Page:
In this regard he categorises and analyses three scenarios.
First, the partial triumph of the so-called traditionalists. This option he designates “Bafana-Bafana”, and it the mere continuation of the existing political set-up, based on patronage and corruption, facilitated an artificial unity and by no split in the ANC - and with Nkosazana Dlamini Zuma elected as Ppesident of the ANC and Cyril Ramaphosa as deputy at the December conference, or the other way round.
This would continue to lead us as a nation and country on a downward trend.
Secondly, there is the reformist tradition with a victory for constitutionalists, and Ramaphosa elected as president in December and the routing of the traditionalists and the Zuma faction, defeated by Ramaphosa. This, Cilliers indicates, would be the most favourable for South Africa.
Thirdly, there’s the unequivocal triumph of traditionalists, with Dlamini Zuma elected president and the Ramaphosa faction defeated and completely sidelined or alienated. This Cilliers designates the “divided nation” scenario and he views it as disastrous for South Africa.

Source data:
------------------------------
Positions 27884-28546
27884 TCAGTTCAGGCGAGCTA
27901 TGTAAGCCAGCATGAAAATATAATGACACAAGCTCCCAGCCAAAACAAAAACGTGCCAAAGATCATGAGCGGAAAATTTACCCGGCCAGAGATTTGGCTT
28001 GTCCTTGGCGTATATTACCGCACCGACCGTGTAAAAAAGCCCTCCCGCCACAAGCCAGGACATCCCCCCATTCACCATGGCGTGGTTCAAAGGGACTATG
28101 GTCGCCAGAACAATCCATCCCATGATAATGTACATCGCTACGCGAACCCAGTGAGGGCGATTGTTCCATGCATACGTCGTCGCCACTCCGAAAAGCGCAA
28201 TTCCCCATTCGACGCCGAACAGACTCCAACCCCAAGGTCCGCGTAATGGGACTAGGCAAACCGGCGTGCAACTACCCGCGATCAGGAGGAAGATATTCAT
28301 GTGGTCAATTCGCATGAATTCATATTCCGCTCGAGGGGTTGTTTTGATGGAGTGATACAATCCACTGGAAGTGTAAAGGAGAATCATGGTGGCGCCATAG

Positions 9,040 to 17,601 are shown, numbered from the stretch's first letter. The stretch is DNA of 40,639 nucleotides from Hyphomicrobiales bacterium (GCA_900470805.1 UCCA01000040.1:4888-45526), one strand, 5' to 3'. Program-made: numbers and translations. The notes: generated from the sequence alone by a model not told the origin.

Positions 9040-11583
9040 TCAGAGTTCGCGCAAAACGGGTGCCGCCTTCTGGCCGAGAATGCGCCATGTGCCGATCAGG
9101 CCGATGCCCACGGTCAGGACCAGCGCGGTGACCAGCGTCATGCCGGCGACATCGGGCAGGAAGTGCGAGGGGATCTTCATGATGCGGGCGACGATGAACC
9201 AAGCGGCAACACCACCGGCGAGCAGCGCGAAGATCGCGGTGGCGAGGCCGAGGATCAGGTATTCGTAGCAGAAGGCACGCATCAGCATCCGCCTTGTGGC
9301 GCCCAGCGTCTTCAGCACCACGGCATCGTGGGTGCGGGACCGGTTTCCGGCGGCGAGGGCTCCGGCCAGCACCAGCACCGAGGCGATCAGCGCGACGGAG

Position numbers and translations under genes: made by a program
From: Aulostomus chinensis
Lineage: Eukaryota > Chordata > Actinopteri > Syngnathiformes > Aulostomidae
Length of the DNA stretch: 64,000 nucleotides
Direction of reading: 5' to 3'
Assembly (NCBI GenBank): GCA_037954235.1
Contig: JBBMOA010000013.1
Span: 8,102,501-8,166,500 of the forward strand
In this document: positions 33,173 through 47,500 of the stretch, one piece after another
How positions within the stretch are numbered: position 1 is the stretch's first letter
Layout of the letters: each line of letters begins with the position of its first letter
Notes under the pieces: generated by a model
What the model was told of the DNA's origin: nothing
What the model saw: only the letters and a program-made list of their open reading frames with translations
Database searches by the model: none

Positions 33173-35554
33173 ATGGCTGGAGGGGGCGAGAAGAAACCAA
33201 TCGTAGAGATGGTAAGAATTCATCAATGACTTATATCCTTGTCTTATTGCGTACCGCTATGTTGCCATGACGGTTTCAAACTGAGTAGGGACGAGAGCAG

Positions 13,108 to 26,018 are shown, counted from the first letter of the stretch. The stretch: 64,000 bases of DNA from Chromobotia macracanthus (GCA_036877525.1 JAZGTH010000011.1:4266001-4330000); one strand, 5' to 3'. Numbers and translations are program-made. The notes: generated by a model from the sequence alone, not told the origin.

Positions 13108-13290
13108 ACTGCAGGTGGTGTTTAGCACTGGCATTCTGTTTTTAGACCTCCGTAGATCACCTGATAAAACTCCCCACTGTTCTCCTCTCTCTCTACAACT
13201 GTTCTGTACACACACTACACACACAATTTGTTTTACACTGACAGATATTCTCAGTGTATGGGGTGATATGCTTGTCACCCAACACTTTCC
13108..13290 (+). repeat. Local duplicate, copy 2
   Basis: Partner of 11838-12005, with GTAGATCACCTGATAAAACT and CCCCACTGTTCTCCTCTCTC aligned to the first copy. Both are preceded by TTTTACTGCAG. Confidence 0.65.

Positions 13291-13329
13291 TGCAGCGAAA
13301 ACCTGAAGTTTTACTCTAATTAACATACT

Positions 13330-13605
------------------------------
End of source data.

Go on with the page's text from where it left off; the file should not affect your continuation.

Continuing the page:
Obviously Cilliers has presented us with reasoned speculation. In a radio interview he has however indicated that the present intense turmoil in the ANC could bring about unintended and very different consequences.
In an equally interesting book by Theuns Eloff called 'Turning Point', the author makes out a cogent case for a government of national unity.
This would bring together the most competent and honest politicians to start afresh, who would set us on the correct path to political and economic rehabilitation and urgently address the problems of endemic corruption, economic inequality and poverty. The vital issue is how could this come about?
What is clear from the results of the local government election of 2016 and from the emergence of coalition governments in the urban metros of Tshwane, Nelson Mandela Metropole and Johannesburg is that the party political scene is in significant transition and flux.